Fireworks enthusiasts may find their Fourth of July celebrations dampened now that use of recreational pyrotechnics has been banned in a majority of San Gabriel Valley communities.
Half of the area's 28 cities have prohibited all fireworks, including those deemed "safe and sane" by the state fire marshal. In addition, all fireworks are banned in unincorporated areas because of a longstanding county prohibition.
Firecrackers, sky rockets and other more potent pyrotechnics are prohibited statewide. But items such as sparklers and cones, considered safe and sane by the state, are regulated at the local level.
Couple of Converts
Whether to ban state-accepted fireworks is an issue that has alternately sizzled and fizzled in area cities.
"We gained a couple this year," county fire Capt. Garry Oversby said, referring to cities banning all fireworks. "From the standpoint of the Fire Department, from the losses we see, we recommend that cities do not have fireworks. Each year we get a couple more cities that support our recommendation."
Arcadia was one of the cities that took the hint this year.
"Over the last 10 years, we have had quite a few fires caused by fireworks, including safe and sane ones," said Earl Curtis, a fire prevention specialist for the city. "The City Council came around and decided that injuring one person or burning one person's roof off is not worth that risk."
The number of cities allowing some fireworks may decrease after the holiday because bans are under consideration in Azusa and West Covina.
Azusa has placed an advisory vote on the November ballot, the results of which could lead to a ban. The West Covina City Council will hold a study session Tuesday, and two of the five council members have already voiced opposition to further firework sales.
Firefighters argue that sparklers and cones create almost as many problems as firecrackers, cherry bombs and bottle rockets.
"We're finding that those cities which do not permit fireworks have a surprisingly lower incidence of fire injuries and firework-related incidents," Oversby said. "Almost half of injuries resulting from fireworks are from the safe and sane ones."
6 Injured Last Year
Fireworks were blamed last year for six injuries in the county during the Fourth of July holiday period, but the total was probably higher, Oversby said.
Statewide, fireworks caused at least 324 injuries during last year's holiday. Of these, 120 were caused by legal fireworks, 127 by illegal pyrotechnics and 77 by unclassified fireworks, according to the state fire marshal.
"The innocent little sparkler has caused a lot of injuries," Oversby said. "Parents will light them and give them to a little kid, and they'll twirl them in the air. Nobody realizes that the tips of these are burning at over 2,000 degrees Fahrenheit."
During the holiday last year, fireworks caused $184,600 in damage in Los Angeles County, according to county statistics. Of that, $173,000 occurred in the 41 cities allowing some fireworks, whereas there were damages of only $11,000 in the 44 cities and unincorporated areas where all fireworks are prohibited, Oversby said.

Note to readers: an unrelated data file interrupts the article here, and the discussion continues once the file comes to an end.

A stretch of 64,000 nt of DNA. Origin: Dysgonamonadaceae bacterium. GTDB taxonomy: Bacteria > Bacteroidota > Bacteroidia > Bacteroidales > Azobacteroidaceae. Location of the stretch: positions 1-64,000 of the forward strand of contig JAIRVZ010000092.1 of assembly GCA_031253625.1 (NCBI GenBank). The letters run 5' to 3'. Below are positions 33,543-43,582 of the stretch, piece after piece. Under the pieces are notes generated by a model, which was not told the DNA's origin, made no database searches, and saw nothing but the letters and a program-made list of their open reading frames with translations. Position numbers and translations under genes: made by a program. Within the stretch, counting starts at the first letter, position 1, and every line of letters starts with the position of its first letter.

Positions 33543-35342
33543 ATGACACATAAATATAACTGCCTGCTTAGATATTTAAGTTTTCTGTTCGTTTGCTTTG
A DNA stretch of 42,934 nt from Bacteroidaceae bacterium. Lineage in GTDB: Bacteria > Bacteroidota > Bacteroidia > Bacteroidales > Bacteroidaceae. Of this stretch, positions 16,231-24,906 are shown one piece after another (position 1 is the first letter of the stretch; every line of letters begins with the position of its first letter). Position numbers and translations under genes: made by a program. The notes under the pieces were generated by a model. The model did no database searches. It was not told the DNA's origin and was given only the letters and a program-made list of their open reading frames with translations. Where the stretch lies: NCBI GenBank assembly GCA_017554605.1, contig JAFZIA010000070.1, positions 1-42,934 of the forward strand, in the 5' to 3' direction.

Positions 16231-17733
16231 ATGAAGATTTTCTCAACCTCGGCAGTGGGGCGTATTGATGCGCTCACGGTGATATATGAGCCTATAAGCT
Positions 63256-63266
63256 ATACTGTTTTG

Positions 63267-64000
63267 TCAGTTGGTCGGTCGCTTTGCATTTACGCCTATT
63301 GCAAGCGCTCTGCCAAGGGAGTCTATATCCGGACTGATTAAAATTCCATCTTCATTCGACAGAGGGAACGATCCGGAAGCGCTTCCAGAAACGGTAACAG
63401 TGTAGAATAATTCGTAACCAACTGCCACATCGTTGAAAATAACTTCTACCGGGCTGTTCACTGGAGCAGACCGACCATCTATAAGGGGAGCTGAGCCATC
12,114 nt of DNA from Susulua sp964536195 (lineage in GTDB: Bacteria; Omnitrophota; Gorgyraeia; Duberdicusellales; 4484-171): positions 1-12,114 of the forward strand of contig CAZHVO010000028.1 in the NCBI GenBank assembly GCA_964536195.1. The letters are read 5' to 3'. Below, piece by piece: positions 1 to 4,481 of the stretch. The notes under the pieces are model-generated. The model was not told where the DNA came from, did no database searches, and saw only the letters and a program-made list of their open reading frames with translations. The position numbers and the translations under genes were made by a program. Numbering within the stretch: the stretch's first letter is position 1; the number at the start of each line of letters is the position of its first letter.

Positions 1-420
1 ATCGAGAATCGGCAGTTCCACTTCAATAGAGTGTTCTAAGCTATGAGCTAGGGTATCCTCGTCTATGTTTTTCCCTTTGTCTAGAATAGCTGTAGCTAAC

Statewide, fireworks were blamed for 765 fires that caused $1.1 million in damage last July 4. But Alta Widerner, an analyst for the state fire marshal, said those figures are low, because only 129 of the state's 900 firefighting jurisdictions filed reports.
As their frequent staccato suggests, illegal fireworks, which are manufactured overseas, are readily available despite enforcement measures. County officials expect to confiscate hundreds of thousands of dollars in illegal fireworks, but say that is only a fraction of what will be sold and exploded during the holiday weekend.
"If people want them, they can easily find them," said Pasadena Deputy Fire Chief Don Hughes. "There's always some problem with illegal fireworks. I'd say more fires are probably started with regular fireworks.
"If it was banned everywhere, then the casual person wouldn't be able to get them.
Imports a Problem
Pomona, where all fireworks are banned, has faced the problem of its residents importing fireworks from neighboring La Verne, where there is no prohibition.
"Sometimes, people don't recognize when they enter the city that fireworks are no longer legal," said Ron Gomez, an inspector with the Pomona Fire Department.
Either using fireworks in a city where they are prohibited or using fireworks prohibited by state law is punishable by a fine of up to $1,000 and/or up to one year in jail.
Officials sometimes have trouble distinguishing legal fireworks from those that are not allowed.
"You have to watch very carefully to see the illegal ones because so many are going off," said Alhambra Fire Marshal Dave Carlson. "The thing we look for is anything that leaves the ground or explodes."
West Covina Councilman Robert Bacon wants to clear up the ambiguity in his city, saying the time is right for a blanket ban.